The Environment Agency has a campaign called Yellow Fish, and it has a clear message: “Only rain down the drain!”



The campaign looks to provide information and practical advice through events and giving out materials in order to raise awareness of how people can change their behaviours and help to reduce the amount of pollution that ends up in our rivers and oceans.


Wiltshire Wildlife Trust’s Water Team has linked up with the Environment Agency to help disseminate this information in Wiltshire, and we have started with a Yellow Fish project in Swindon.


Why is it important?


Wiltshire hosts some of the most beautiful and rare river habitats in the country, and all rivers are home of a wide array of wildlife species including birds such as kingfishers, mammals such as water voles and otters, fish such as Atlantic salmon and brown trout, and a whole host of plants, invertebrates and other species. Did you know that only 0.5% of the earth´s surface is covered with freshwaters but that they are habitat for over 10% of all animals and over 35% of all vertebrates?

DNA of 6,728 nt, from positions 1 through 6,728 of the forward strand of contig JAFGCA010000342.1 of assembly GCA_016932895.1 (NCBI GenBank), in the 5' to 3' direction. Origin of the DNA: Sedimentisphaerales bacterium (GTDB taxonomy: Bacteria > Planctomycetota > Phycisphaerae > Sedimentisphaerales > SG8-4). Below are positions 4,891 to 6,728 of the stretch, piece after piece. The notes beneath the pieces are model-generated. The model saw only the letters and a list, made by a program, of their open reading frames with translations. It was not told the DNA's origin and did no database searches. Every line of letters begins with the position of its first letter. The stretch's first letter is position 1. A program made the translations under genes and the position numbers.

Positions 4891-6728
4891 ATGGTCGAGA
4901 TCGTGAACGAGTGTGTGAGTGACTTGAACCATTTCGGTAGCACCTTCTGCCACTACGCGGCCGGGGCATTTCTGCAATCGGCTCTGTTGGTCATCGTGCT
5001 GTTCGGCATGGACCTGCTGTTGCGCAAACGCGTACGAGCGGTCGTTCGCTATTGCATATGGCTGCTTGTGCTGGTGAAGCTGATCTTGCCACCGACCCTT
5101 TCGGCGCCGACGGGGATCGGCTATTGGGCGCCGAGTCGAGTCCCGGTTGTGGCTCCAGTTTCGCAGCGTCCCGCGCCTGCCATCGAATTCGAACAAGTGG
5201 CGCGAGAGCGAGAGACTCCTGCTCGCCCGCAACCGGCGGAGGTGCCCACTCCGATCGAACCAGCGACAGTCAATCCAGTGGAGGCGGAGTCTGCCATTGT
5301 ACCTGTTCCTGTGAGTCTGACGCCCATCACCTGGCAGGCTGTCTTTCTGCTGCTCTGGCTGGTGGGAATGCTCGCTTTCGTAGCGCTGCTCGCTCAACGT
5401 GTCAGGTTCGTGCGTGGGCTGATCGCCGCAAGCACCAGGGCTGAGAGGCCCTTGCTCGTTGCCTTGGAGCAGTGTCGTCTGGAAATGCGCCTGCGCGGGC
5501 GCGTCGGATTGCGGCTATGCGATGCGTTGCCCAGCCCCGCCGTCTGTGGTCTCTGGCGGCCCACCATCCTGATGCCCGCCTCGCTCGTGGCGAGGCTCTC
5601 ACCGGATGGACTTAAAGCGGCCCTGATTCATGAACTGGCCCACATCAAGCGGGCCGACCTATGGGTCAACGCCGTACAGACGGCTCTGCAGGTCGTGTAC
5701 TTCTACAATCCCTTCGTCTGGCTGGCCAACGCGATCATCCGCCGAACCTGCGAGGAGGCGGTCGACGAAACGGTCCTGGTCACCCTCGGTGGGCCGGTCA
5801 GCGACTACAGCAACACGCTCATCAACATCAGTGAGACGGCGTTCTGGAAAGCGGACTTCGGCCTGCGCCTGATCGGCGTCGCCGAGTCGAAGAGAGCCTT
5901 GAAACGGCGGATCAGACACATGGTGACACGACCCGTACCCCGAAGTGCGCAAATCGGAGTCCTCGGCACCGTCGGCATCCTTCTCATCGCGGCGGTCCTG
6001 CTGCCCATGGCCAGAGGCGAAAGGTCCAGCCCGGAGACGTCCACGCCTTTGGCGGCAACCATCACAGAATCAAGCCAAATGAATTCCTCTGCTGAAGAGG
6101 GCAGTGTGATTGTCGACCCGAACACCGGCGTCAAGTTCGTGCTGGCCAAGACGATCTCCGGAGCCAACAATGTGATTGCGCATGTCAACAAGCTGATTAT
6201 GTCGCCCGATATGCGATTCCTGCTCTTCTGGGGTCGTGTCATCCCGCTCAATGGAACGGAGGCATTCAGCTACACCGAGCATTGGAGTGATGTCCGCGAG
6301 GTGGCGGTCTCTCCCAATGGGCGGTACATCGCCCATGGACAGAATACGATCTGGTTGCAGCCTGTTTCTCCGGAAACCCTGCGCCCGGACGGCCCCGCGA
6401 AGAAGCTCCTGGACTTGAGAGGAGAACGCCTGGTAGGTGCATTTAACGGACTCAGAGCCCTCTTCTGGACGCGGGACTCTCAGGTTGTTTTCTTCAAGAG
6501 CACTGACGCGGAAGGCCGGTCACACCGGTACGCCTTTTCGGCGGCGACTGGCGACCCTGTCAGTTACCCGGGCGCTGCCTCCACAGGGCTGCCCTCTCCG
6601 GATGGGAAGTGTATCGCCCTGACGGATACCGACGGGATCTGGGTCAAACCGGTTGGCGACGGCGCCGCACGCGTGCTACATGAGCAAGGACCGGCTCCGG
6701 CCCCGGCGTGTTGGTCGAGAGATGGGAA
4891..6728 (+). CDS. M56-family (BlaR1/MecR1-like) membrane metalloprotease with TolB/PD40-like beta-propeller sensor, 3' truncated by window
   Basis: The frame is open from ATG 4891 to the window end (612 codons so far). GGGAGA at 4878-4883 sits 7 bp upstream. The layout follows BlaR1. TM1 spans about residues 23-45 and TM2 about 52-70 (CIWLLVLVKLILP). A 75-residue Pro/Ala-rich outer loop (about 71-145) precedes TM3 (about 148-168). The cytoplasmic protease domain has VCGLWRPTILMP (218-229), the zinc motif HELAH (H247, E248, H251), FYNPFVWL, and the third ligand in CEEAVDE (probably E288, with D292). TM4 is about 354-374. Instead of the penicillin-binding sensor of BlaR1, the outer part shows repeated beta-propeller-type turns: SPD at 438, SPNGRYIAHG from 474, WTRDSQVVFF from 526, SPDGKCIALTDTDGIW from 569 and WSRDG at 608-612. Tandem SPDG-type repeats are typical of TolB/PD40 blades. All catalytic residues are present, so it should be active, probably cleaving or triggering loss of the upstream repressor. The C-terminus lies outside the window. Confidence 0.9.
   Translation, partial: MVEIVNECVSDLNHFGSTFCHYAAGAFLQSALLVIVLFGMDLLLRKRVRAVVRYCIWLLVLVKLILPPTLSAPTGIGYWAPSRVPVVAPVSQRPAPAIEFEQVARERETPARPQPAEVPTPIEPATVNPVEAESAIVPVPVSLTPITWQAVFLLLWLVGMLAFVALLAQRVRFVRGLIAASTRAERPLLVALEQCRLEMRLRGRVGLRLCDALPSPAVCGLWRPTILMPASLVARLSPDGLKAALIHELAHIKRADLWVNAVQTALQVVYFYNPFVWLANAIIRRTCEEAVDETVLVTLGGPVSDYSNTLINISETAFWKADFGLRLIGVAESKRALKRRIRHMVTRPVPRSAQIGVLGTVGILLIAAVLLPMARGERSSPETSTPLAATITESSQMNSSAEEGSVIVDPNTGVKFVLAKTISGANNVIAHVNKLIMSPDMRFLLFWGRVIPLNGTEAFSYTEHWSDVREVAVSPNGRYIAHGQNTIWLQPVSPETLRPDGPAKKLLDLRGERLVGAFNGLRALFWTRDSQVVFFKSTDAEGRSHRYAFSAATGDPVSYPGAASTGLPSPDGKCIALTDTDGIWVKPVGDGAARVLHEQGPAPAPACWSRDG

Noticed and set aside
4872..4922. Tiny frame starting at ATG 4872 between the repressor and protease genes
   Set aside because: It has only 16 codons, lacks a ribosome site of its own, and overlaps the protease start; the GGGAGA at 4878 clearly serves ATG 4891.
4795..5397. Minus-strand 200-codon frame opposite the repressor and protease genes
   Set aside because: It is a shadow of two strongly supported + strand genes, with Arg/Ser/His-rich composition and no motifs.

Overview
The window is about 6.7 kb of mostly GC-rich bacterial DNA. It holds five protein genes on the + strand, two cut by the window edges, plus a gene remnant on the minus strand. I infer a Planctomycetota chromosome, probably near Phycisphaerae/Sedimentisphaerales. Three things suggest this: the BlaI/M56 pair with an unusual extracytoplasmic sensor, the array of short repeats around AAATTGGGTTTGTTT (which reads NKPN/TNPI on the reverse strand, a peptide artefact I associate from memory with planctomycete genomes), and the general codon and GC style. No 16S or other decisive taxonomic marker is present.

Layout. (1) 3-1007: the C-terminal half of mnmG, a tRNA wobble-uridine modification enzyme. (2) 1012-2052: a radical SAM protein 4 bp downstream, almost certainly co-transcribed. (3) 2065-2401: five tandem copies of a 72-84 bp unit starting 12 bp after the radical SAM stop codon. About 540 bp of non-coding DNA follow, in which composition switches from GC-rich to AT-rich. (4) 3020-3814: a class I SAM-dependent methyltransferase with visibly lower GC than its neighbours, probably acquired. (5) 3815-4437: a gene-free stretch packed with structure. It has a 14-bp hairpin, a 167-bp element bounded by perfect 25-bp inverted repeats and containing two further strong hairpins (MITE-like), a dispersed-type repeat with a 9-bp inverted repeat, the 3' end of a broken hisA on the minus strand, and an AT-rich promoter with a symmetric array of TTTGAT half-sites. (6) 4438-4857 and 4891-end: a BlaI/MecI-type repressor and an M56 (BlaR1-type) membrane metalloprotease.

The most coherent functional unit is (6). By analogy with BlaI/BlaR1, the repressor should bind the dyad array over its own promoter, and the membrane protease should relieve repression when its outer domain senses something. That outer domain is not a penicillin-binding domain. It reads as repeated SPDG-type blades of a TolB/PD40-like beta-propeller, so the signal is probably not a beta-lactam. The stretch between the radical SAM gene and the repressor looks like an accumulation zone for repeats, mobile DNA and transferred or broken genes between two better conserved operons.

In addition, despite 70% of the earth being covered with water, 97.5% of this is salt water, 2% is frozen, and just 0.5% is freshwater. Only 0.007% of this water is safe for consumption, and this is shared by 7 billion people! Therefore, we need to look after our rivers and waterbodies so that wildlife and humans alike can survive.


However, pollution caused by humans is a major threat to our watercourses, the quality of aquatic habitats and the safety of our drinking water.


Did you know?



  • Around half of all ocean pollution is caused by sewage and waste water. Each year, the world generates 5–10 billion tons of industrial waste, much of which is pumped untreated into rivers, oceans, and other waterways.

  • Road and surface water drains are designed to carry only rainwater usually to the nearest watercourse. Allowing engine oil, cooking oil, paints, chemical wastes, detergents and even litter to enter these drains causes pollution to enter the receiving watercourse. The effects of these pollutants can range from looking horrible to large scale killing of fish and wildlife.